What Do I Do With My Almond Milk Once I’ve Made It?

A friend asked me yesterday how the plain almond milk I’d made tasted. I told her it tasted like milk. I’ve been a vegan for two years and the taste of dairy milk is lost to me.

So I went to my husband, Pete Sawochka, the only vegetarian in the family who cannot give up dairy milk and cheese, and asked him to describe what dairy milk tastes like compared to my almond milk. Here’s what he said: “Well for one thing dairy milk not as sweet naturally. And if you’re talking about whole, dairy milk has a full, fatty flavor to it and the almond milk tastes a little water. Lastly there’s a taste in the main core flavor of dairy milk that’s just not there in almond milk. I would recommend sweetening the almond milk if a person is trying it for the first time.”

Pete is right. The taste of the almond milk is very bland with a very slight hint of almond in the background. If you’re trying almond milk for the first time, I recommend sweetening to start. One batch of almond milk we made yielded three cups. Add 1 or two tablespoons of either honey, agave nectar or other natural sugar and 1/2 teaspoon of vanilla extract. While the milk won’t have the fatty taste of the whole milk, the sweetness of the milk will make up for that filling, fatty, smooth flavor that is missing. As a side note, if you drink skim milk like I used to, the thinness that skim milk has is very similar to the flavor of plain almond milk.

What can you do with your almond milk now that I’ve made it? I recommend you think of where you usually use dairy milk and replace it with almond milk. It’s great with cereal, works fabulously in a smoothie or replace it in a recipe that calls for milk in baking or cooking.

Here’s a super-chocolatey, sweet shake that is delicious and you can use your almond milk in it. In fact, I made my own almond milk for the first time last week in order to use it in this recipe and it worked out great. I did not sweeten my homemade almond milk because this recipe is already naturally sweet. Here’s the recipe:

Take 1 ripe avocado, 1 banana, 3-4 tablespoons of unsweetened cocoa powder, 2 or 3 dates pitted, 3 cups of almond milk and 5 or 6 ice cubes and blend the ingredients in a blender like we used to make the almond milk and enjoy! If you have a chocolate craving it’s awesome. And it makes enough to share a glass with family members!

My last tip has to do with the nut pulp we were left with. I’ve read that the pulp makes a great gluten free flour for gluten sensitive or intolerant people. Take the nut pulp, crumble the nut pulp in a thin layer on a dehydrator sheet and dehydrate between four to six hours. Then blend the dehydrated pulp in a food processor or sift the flour after blending for a super fine texture.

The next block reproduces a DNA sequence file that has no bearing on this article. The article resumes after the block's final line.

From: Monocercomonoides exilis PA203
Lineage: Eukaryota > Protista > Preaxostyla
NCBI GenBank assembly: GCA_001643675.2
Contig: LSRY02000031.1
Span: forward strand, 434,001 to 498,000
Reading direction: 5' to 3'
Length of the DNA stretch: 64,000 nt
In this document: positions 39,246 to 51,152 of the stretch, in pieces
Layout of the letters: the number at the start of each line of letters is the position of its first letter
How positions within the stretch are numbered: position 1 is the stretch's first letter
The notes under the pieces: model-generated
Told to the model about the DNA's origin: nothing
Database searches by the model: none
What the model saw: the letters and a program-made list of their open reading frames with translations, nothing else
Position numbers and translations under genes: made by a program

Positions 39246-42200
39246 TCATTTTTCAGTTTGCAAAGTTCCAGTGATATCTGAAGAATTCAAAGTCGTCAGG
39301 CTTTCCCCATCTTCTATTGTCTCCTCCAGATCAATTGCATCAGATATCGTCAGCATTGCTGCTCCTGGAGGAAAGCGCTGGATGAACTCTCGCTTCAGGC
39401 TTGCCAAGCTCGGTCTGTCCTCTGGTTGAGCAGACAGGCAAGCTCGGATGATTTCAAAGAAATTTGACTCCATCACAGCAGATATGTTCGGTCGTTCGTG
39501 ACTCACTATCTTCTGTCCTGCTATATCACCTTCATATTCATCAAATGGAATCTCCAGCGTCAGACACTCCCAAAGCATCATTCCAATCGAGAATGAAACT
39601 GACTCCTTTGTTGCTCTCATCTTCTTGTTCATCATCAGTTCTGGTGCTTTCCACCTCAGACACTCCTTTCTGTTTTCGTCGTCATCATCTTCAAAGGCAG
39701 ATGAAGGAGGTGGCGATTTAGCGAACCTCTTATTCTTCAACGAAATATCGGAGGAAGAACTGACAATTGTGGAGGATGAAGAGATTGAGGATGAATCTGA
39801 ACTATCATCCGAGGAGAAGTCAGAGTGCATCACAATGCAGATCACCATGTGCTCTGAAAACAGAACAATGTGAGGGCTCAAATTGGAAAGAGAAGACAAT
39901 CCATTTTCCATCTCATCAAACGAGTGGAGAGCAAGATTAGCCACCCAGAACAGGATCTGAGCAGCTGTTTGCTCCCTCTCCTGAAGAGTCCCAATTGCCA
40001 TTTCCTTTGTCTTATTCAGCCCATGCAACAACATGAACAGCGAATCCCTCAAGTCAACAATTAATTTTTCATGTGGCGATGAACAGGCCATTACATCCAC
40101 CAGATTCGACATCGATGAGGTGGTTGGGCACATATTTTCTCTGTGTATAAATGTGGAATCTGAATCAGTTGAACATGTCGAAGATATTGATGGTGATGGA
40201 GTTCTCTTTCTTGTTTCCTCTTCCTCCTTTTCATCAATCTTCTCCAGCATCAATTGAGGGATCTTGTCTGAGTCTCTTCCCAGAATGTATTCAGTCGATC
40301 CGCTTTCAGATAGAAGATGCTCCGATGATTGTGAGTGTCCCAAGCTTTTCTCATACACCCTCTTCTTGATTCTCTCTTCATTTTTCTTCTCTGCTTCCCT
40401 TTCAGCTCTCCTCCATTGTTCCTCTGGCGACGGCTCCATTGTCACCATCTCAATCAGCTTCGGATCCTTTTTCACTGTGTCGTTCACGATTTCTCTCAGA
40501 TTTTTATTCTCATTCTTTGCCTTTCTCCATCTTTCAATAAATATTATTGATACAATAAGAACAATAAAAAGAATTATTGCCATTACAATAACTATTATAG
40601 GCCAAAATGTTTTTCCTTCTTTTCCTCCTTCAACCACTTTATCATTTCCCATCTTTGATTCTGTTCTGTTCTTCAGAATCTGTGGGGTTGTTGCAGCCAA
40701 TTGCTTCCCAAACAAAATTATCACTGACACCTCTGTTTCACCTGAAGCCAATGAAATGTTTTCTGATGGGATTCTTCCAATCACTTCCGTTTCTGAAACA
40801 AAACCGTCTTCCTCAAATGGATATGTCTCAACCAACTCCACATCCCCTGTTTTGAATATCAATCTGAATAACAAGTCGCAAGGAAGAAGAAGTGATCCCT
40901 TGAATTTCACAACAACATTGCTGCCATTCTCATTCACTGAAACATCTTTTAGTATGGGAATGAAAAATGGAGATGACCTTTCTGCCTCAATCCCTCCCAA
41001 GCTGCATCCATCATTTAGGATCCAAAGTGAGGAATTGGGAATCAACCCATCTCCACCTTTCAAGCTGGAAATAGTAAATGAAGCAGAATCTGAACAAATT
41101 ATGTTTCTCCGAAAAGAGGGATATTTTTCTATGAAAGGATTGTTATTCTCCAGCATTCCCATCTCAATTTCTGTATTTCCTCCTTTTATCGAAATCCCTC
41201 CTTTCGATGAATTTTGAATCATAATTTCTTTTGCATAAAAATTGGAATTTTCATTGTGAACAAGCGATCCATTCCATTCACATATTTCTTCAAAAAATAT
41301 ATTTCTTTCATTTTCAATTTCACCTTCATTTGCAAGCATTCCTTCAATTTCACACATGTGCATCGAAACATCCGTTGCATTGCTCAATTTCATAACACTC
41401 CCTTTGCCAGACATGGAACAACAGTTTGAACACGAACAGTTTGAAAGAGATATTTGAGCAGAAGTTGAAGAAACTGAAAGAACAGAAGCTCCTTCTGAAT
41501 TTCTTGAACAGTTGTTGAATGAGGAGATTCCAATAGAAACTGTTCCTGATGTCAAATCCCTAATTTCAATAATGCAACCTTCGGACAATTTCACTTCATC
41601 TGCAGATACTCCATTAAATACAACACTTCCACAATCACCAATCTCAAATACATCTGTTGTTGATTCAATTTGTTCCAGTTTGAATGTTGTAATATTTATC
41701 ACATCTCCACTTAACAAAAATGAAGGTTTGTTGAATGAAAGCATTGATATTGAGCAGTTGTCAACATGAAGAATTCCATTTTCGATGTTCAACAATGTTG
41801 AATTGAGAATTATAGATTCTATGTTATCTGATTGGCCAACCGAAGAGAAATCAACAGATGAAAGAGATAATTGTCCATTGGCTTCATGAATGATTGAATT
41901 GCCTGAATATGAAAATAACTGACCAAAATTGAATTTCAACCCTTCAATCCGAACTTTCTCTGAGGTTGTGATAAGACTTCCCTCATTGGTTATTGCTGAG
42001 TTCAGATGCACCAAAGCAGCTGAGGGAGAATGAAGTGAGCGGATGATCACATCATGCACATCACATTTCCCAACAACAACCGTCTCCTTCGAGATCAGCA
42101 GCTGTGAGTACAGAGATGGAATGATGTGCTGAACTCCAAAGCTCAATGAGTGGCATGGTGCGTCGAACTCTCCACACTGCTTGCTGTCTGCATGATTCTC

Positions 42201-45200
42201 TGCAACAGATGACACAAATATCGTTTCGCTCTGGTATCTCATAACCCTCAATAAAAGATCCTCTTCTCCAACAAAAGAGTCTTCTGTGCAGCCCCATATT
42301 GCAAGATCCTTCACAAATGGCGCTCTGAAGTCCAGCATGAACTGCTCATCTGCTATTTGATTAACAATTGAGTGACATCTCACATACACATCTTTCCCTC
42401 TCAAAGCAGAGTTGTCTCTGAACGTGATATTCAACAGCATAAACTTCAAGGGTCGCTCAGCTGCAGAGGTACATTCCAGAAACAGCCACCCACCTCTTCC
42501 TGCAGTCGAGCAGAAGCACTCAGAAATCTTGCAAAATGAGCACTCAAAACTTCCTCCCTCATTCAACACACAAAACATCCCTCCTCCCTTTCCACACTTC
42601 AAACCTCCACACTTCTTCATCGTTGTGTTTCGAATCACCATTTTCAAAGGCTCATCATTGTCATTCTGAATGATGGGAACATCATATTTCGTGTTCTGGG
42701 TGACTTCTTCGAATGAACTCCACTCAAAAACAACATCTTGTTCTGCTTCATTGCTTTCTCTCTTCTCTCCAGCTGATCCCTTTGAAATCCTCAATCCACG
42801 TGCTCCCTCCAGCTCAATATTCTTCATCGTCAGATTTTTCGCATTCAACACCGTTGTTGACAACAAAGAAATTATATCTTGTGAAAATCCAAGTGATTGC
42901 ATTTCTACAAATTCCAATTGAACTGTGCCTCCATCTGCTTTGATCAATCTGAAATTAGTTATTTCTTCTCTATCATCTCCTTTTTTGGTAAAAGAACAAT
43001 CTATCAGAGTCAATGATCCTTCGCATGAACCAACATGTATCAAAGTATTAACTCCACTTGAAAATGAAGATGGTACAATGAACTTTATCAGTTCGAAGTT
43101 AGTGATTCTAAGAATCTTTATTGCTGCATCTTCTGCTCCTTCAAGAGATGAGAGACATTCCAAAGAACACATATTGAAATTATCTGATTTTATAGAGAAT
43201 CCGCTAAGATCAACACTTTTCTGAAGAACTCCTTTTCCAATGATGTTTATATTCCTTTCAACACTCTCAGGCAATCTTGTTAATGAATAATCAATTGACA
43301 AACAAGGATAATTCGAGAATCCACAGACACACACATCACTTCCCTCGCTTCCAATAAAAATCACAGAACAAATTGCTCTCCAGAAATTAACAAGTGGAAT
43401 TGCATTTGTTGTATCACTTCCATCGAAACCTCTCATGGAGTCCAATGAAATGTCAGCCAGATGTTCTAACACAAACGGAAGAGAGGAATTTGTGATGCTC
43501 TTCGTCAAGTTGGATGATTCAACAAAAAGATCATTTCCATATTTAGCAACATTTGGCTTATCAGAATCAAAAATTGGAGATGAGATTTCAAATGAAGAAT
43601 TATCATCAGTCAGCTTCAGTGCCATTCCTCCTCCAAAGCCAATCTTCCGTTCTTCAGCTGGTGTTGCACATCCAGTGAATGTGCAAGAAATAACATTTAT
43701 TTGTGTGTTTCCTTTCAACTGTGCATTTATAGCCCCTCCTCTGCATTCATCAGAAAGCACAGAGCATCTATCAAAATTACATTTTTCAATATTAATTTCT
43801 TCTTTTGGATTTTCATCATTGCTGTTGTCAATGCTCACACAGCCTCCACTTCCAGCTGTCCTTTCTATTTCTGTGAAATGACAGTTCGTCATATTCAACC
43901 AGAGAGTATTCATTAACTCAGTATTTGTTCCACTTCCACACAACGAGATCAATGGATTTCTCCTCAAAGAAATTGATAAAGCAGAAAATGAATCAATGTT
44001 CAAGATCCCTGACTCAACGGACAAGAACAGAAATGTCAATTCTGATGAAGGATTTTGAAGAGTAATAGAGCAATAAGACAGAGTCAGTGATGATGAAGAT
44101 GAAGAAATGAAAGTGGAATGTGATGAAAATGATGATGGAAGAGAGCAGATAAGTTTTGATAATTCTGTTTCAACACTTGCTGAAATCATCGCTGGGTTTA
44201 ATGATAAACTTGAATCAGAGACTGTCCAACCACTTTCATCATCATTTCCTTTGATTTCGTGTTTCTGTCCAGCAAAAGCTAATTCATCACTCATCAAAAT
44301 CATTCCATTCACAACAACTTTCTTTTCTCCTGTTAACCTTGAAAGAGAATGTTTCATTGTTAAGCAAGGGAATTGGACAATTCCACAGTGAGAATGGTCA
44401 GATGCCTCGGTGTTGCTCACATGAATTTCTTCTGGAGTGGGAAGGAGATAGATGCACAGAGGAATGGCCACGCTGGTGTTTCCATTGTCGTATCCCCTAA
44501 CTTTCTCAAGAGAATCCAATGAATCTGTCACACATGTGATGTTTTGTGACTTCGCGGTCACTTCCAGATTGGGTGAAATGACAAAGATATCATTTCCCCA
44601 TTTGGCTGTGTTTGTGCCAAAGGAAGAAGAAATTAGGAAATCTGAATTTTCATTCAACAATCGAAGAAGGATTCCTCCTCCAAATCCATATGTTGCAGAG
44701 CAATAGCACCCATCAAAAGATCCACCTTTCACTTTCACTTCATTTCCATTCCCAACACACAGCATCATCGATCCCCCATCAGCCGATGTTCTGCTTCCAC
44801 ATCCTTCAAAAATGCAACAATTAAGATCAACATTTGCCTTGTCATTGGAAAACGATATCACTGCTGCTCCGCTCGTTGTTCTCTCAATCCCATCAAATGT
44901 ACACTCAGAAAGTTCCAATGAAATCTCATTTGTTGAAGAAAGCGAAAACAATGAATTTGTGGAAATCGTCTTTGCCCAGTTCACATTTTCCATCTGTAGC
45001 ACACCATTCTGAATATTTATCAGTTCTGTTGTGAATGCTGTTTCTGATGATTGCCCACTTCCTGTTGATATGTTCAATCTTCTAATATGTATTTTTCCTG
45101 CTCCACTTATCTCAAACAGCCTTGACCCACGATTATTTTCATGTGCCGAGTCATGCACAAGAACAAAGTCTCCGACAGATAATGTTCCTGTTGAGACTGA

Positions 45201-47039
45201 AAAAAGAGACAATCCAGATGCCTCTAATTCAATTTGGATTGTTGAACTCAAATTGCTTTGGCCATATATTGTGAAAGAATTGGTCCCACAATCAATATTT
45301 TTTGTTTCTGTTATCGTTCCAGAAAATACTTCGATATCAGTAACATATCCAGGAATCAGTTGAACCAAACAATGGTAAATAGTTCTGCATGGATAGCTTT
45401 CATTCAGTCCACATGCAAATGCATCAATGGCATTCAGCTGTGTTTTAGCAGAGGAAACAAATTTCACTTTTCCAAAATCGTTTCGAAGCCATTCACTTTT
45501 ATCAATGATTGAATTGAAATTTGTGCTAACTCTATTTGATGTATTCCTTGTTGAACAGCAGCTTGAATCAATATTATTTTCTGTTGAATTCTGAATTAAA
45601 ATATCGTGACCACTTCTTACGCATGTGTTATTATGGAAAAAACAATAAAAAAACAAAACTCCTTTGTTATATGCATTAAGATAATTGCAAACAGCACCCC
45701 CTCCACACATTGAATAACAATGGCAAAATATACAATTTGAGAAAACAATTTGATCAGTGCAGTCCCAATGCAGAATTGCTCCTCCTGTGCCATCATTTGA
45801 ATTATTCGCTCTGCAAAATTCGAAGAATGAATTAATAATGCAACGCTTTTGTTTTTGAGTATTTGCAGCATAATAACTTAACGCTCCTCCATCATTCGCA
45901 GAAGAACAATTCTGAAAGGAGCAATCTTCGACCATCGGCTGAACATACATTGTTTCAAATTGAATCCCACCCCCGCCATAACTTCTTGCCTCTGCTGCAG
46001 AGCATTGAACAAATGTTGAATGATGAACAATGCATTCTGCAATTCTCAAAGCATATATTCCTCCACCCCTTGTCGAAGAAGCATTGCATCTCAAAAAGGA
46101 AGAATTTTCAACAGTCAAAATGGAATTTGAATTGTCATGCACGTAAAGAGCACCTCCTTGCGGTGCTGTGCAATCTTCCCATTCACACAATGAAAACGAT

I hope you enjoy the almond milk plain, sweetened, with some cereal for breakfast, in a smoothie or if you swap it out for dairy milk in a recipe.

Enjoy! Thanks for tuning in!

Sara Sawochka

Let’s Get Nutty—Making Almond Milk Day 2

Here we are on day 2 of making our own almond milk!

On day 1 we soaked our nuts to soften them to get them ready for the blender as you can see below. The nuts are soft so any sturdy blender will work. High speed blenders like the Vitamix or household blenders like my pink Kitchenaid will work!

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Other items you will need tonight besides a blender include cheesecloth or nut milk bag, colander, water and water.

Alright now let’s make our milk!

First, strain the almonds that were soaking into a colander. If you touch one you will notice how much softer they are now. Give the nuts a quick rinse with some fresh water.

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Second, put the nuts into the blender along with three cups of fresh water. Do not use the water you used for soaking—it’s dirty and you want to start fresh!

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Third, blend water and almonds together.

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Now you’ve got almond milk! How easy was that? Easy!

Here’s the last step. We need to clean our milk out a bit. We’ve got nut pulp in there. So now we will take a nut milk bag or some cheesecloth and put it over a bowl or large measuring glass to catch the milk.

Here’s cheesecloth from Home Depot:

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Here’s a nut milk bag I ordered from Amazon:

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I’m going to continue on using my nut milk bag. See below where I drape my bag over my large measuring glass:

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Take the blender and pour the milk out of the blender and into the container with the cheesecloth or nut milk bag. Do not overfill!

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Next pick up the sides of the bag and slowly lift the sides of the bag upwards and lift it out of the container:

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Last step is to softly squeeze the the bag and watch the nut separate from the nut pulp. You will start with a fat, puffy bag. When you’re finished squeezing the clarified milk out from the pulp you will have a super, skinny bag. See below.

Fat, puffy bag:

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Squeeze the bag softly at first. The milk will become projectile if you squeeze too hard.